Collecting the folklore and uses of plants

Bachelor’s buttons

A glance at the Local Names page on this website will reveal that the name bachelor’s buttons has been given to approximately 30 plants.

In Devon and Somerset bachelor’s buttons was a name for burdock (Arctium spp.) and one can imagine an undomesticated bachelor attempting to hold his clothing together using burdock burs.

052Many ornamental plants which produce small, multi-petalled flowers have commonly been given the name: the double-flowered form of sneezewort (Achillea ptarmica) in
Northamptonshire, feverfew (Tanacetum parthenium) in the West Country, tansy (Tanacetum vulgare) and ‘an old-fashioned variety of chrysanthemum’ (Dendranthema cv.) in Somerset, a ‘small rose [Rosa cv.]  not much bigger than a daisy [Bellis perennis]’ in Lincolnshire, and kerria (Kerria japonica) in Dorset and Wiltshire.  Possibly the wearing of such flowers hinted at the ‘artistic sensibilities’ which in the 1890s were associated with the green carnations (Dianthus caryophyllus) worn by Oscar Wilde and his circle.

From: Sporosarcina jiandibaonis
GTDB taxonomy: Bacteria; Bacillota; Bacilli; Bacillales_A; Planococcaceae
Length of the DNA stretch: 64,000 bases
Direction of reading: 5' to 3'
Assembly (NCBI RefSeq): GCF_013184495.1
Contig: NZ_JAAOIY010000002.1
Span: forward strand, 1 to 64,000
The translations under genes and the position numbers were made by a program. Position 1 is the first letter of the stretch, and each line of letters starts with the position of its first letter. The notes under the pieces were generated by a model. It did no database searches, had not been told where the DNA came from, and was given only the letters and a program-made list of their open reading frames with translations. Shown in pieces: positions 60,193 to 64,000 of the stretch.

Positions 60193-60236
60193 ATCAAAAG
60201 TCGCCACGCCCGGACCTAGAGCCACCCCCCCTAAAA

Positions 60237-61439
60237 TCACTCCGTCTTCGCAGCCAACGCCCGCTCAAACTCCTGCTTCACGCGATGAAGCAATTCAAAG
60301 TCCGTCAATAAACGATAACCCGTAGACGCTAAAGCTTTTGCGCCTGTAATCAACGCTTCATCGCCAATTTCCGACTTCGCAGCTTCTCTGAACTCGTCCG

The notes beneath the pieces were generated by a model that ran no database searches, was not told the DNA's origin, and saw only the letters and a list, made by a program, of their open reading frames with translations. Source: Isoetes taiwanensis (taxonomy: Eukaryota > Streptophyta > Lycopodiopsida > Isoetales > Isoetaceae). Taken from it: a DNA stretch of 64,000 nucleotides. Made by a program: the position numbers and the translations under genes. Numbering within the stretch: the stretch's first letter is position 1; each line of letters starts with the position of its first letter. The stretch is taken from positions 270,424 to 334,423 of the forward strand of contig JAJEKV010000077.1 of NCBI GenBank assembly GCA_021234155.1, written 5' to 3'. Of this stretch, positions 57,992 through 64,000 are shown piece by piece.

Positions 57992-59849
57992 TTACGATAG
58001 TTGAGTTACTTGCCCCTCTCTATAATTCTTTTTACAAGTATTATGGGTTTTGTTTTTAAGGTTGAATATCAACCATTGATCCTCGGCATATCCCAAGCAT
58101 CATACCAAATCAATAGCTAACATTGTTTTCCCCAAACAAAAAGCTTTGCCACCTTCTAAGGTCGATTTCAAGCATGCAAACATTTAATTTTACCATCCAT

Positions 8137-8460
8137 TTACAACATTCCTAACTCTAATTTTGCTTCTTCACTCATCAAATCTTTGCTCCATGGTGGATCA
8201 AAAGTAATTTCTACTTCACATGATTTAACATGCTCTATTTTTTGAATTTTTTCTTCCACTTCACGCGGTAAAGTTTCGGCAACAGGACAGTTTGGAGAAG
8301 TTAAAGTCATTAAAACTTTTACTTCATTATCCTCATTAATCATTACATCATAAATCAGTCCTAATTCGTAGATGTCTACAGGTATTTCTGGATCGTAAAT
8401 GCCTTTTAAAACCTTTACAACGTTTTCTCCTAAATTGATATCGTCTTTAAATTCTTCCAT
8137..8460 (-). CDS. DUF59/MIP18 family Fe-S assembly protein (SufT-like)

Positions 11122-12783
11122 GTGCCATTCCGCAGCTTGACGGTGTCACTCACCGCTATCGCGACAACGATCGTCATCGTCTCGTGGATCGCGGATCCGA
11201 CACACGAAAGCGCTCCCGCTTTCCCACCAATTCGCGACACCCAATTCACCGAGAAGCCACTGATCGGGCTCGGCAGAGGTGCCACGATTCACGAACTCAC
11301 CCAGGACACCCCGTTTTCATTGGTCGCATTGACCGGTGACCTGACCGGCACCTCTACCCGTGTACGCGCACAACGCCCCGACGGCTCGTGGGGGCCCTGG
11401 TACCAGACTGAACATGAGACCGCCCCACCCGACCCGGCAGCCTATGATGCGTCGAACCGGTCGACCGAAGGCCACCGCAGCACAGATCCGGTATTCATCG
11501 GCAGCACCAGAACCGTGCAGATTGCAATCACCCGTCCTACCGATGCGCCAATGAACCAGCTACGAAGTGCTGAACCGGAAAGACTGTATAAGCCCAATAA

Other plants which have been called bachelor’s buttons have symmetrical, colourful flowers: corn cockle (Agrostemma githago) and marsh marigold (Caltha palustris) in Dorset, Somerset and the Isle of Wight, cornflower (Centaurea cyanea) om Derbyshire and Yorkshire (and in the U.S.A.), shining cranesbill (Geranium lucidum) in Lancashire, herb robert (Geranium robertianum) in Kent, water avens (Geum rivale) in Northumberland, and white campion (Silene latifolia) in Gloucestershire, Sussex and north Yorkshire.

Adapted from R. Vickery, Garlands, Conkers & Mother-die, London, 2010: 112-3; see also the Local Names page on this website.

Images: main, flore pleno form of kerria, cultivated, Merrion Square, Dublin, April 2017; inset, flore pleno form of feverfew, cultivated, RSPB Wildlife Garden, Flatford, Suffolk, September 2015.